Millennials like family cars
Most Indian marketers seem to have been suddenly overcome by millennial mania. Maybe it is the sheer amount of American marketing literature pervading our ranks, that tries to find commonalities in a large and diverse group of people. Our first chant for India and its young population somehow excluded the word millennial and settled at the ‘youngest population in the world.’ But that has now finally got converted to millennial mania. Especially since current statistics show that there might be 400 million of this demographic group in our country. That by any stretch of imagination is not a segment, it is an entire universe. And close to a third of our overall population. Never before in our marketing history have we looked at a third of our population as sharing such a huge number of key characteristics. After all, it would be a miracle to generalize the attitudes of 400 million people with different incomes, locations, education, living standards, attitudes and behavior.
This has resulted in every marketer trying to attract the so-called ‘millennial’ even for products that earlier might not have been marketed to millennials. The latest brand to attract my attention was the Maruti Ertiga which I found on twitter.
By using words like ‘chilling’ no doubt the ad hopes to attract the youth if I may use a less fashionable term.
And what do millennials do if one were to retrofit the strategy from the creative execution. They chill. They go to the gym. They go to the office and work sometimes. They have laptops. They go shopping. They get in and out of fashionable clothes all the time. They even go fishing! (I am sure you will agree that’s a rare one for millennials!) They eat together. They jump together. Hope that sounds like an insightful enough common factor that binds together 400 million millennials in the country.
Millennials wear denim to work
That’s what the new Shopper’s Stop Campaign seems to say. Maybe we have just hit upon one more deep insight that unifies India’s 400 million millennial population. No wonder I was noticing that all the young BMC workers are wearing denim while they repair Mumbai’s roads. Hey but didn’t this trend start a long time ago? With non-millennials like Steve Jobs for instance? But anyway, the trend has just been adopted by Indian millennials who naturally are a little behind the rest of the world, which is understandable. I believe denims are the uniform of the rebellious. Wait a minute! Didn’t that American textbook on millennials say that it is the baby boomers who were rebellious? Millennials are expected to be pro-establishment. But obviously I am getting confused now.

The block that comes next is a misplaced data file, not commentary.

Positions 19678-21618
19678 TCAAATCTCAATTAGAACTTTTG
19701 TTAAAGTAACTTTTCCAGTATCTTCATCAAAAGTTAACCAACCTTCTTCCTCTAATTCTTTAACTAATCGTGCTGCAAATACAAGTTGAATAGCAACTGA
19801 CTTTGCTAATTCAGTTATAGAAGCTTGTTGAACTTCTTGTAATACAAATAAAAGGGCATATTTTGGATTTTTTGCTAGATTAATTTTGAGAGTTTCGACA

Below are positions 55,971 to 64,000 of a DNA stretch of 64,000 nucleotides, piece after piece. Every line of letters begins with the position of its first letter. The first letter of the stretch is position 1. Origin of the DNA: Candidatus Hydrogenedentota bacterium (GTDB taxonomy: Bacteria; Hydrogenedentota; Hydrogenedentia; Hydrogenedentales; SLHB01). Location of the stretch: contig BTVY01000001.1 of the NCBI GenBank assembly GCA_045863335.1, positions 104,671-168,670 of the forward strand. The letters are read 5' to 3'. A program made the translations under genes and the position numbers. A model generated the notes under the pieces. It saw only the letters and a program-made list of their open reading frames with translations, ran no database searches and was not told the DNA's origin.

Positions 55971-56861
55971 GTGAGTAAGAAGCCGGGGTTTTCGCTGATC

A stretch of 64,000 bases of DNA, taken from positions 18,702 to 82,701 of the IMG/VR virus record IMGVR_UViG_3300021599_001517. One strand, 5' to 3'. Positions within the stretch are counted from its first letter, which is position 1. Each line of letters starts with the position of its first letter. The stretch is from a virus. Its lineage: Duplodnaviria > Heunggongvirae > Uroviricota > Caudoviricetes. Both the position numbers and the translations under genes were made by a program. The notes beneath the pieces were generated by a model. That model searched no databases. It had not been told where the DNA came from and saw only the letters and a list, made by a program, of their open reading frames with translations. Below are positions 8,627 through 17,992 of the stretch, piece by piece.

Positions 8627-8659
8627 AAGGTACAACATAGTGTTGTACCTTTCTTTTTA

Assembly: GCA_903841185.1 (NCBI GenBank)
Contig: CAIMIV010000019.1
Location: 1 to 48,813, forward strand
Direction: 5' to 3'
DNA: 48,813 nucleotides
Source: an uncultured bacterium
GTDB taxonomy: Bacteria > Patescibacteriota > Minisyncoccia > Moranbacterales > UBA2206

I got a few more things about millennials from this commercial. Millennials like to break the glass ceiling and push boundaries. Wouldn’t you say that is quite a useful insight? Except that I thought everyone likes to break the glass ceiling.
Hopefully, the viewers of the commercial don’t decide to go and buy Levis or Wrangler or other brands of denim after seeing the commercial. I am sure there is another hidden quality about the millennials that keeps them glued and loyal to Shopper’s Stop.
Millennials spray deodorants on their shirts
If you thought that deodorants were meant to be sprayed on your underarms or on your skin, you are wrong. Not in India. At first, I thought that Indian men and women were spraying deodorants on their clothes, because they were afraid that deodorants would play tricks with their sweat glands. But not so. It is a practice encouraged by Indian marketers. Take this Fogg commercial.
Certainly, it seems like Fogg has to be sprayed on the shirt rather than on the skin. Also, it is the shirt that smells nice to the lady in the commercial. But the ad says nothing about how the man may actually smell were he to take off his shirt.
That certainly begs two different questions:
Is it safe to use Indian deodorants/perfumes on the skin or are they meant to be sprayed on your clothes? They say they are body sprays. But perhaps they should say they are shirt sprays.
Do they work as deodorants or do they work as a perfume?
Perfumes mask body odour. Deodorants prevent it.
Most importantly when you spray your entire shirt with a perfume or deodorant spray, does it stain your clothes?
And of course, the last question. Are these products only for Indian men? What are Indian women supposed to do? After all, they are half the millennial population.